CSA Scout: Waste Not, Want Not
It’s bound to happen to members of community-supported agriculture programs: Sometimes you just draw a blank when it comes to a particular vegetable, and for whatever reason – maybe you’re fresh out of time or energy – you just can’t bring yourself to try to find a recipe for it.
That’s what happened this week to one of our CSA Scouts, who ended up having to waste some of her greens. I can identify, because every so often the pace gets the best of me and, as I’ve said before, my crisper becomes my rotter. That’s one of the reasons I’m so in love with cabbage and potatoes: They stick around for weeks on end without looking any worse for wear. Sometimes, I need that kind of time; how about you?
Fellow CSA-ers out there, do you ever find yourself wasting food? If not, what are your secrets?
While you think of pithy comments, here are the CSA Scout reports for the week:
Betsy DeMarco, Fairfax
Two adults, three young children
Half-share from Great Country Farms, Bluemont, Va.
$475 (20 weeks)
In the box: a lot of kale, 1 eggplant, 2 banana peppers, 1 small butternut squash, 9 potatoes, 6 apples
Meals and cooking plans: Yummy kale! I am so happy to have an overabundance of the stuff. Soup weather has arrived, and tonight's meal will be a creamy kale, Italian sausage and potato soup. I can't wait! The eggplant should feed us all for a veggie side dish, but I am not sure about that butternut squash. It may sit for a while, as last week's tiny yellow squash is doing. I really don't like having to cook two different veggies to make sure we all get a serving. I suppose maybe the lack of rain made the squash small? I just ate an apple with lunch and it was delicious, as were last week's. I have way too many potatoes in my fridge now, which is not a bad thing. I just need to figure out some tasty and various ways to consume them in the next week! Maybe there is a potato and butternut squash soup recipe out there? I'll have to Google it and see what I come up with!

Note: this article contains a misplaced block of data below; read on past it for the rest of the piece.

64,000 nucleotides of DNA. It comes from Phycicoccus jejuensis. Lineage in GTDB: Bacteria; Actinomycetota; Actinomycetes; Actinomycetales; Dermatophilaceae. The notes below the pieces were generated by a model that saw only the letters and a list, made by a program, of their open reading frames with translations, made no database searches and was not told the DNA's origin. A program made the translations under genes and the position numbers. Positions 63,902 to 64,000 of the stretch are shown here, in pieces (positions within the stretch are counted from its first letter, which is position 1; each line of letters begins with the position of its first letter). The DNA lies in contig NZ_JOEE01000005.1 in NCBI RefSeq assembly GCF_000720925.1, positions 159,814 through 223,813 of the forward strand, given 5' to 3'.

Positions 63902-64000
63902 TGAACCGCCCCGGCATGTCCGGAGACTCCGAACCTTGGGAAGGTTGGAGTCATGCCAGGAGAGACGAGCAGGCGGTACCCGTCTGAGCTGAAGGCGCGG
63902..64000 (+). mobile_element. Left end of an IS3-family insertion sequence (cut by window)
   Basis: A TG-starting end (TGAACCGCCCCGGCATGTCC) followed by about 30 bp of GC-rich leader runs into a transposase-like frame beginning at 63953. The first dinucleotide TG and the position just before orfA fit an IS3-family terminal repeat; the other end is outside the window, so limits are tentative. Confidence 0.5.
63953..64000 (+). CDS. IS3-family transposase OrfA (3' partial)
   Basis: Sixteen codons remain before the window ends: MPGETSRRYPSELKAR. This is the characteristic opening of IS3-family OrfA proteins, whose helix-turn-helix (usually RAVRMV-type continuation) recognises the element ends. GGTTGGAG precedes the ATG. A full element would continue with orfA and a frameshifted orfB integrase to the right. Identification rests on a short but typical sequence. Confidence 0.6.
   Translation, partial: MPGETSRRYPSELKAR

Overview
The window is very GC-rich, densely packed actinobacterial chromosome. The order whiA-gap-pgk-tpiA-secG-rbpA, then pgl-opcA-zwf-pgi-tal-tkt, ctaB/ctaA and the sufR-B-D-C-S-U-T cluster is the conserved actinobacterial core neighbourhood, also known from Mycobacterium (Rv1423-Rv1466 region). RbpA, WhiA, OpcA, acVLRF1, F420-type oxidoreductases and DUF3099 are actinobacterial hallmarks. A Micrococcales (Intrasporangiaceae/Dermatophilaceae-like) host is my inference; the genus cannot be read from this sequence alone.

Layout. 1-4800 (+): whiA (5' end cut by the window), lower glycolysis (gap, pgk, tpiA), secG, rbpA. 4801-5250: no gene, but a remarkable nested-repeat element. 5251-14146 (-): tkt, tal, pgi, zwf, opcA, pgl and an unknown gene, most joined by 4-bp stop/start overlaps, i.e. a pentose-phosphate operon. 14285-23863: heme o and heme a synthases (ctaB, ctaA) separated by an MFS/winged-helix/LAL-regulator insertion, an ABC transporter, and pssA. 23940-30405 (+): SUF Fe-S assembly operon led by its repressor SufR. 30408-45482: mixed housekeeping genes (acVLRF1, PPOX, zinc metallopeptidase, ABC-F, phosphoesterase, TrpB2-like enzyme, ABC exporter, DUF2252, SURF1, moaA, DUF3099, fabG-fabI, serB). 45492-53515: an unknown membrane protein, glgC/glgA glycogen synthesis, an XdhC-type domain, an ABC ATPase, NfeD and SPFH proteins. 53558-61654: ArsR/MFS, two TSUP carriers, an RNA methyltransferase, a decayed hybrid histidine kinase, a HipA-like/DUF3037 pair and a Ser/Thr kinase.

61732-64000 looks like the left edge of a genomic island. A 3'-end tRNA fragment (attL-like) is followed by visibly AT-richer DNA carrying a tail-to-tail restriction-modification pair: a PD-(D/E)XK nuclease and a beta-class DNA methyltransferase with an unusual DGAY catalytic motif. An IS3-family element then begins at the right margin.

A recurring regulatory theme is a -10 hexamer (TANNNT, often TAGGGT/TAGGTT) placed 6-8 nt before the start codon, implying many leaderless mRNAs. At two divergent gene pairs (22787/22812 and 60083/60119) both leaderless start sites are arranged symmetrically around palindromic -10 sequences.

Michelle Forman, Silver Spring
Medium share from Spiral Path Farm, Perry County, Pa.
$413 (25 weeks)
I had a friend pick up my boxes while I was out of town. She had a great time with it and is looking forward to finding a CSA to join next season. This is her account of this week's box:
In the box: Lettuce; acorn squash; summer squash; fresh, fresh, oh-so-crisp broccoli (and such an ample portion!); red beets (they’re so cute!); yummy peppers; sweet corn; heirloom tomato (big enough to feed a small village for an entire rainy season); red pepper (enough for that village to share some food with their neighboring village); Sunsugar cherry tomatoes (yea! More tomatoes – that’s exciting!); grape cherry tomatoes.
Meals and cooking plans: The lettuce served as the base for a delicious grape, walnut vinaigrette salad served at dinner last night. I plan to bake the acorn squash with a little butter and brown sugar. The summer squash is gone – again, the dinner was a delight. The corn was shucked, steamed and eaten last night -- very good.
Sarah Hamaker, Fairfax
Two adults, four children
Half-share from Great Country Farms, Bluemont.
$475 (20 weeks)
In the box: 2 banana peppers, a huge bunch of kale (and I do mean huge), about a dozen potatoes, 4 apples, 1 small eggplant and 1 smallish butternut squash
Meals and cooking plans: I’m a little overwhelmed by the amount of kale on top of last week’s collard greens, but I think a repeat of kale smoothies for the kids will be in order, as well as various kale dishes, such as a lentil and kale soup and a stir-fried kale with onions, garlic and bread crumbs. The apples will go quickly, so I wish there were more of them. The peppers will probably be used as accents in my husband’s breakfast and lunches, while the squash will likely become part of a stew. As for the small eggplant, it might be big enough for an eggplant pasta sauce I made a few weeks ago that was yummy. Now, confession time about last week’s share: I’m ditching the collard greens and Swiss chard. Just can’t motivate myself to find a delicious recipe for them, not with the onslaught of kale this week. This winter, I will really bone up on exciting and tasty greens recipes to be prepared for next year.
-- Joe Yonan
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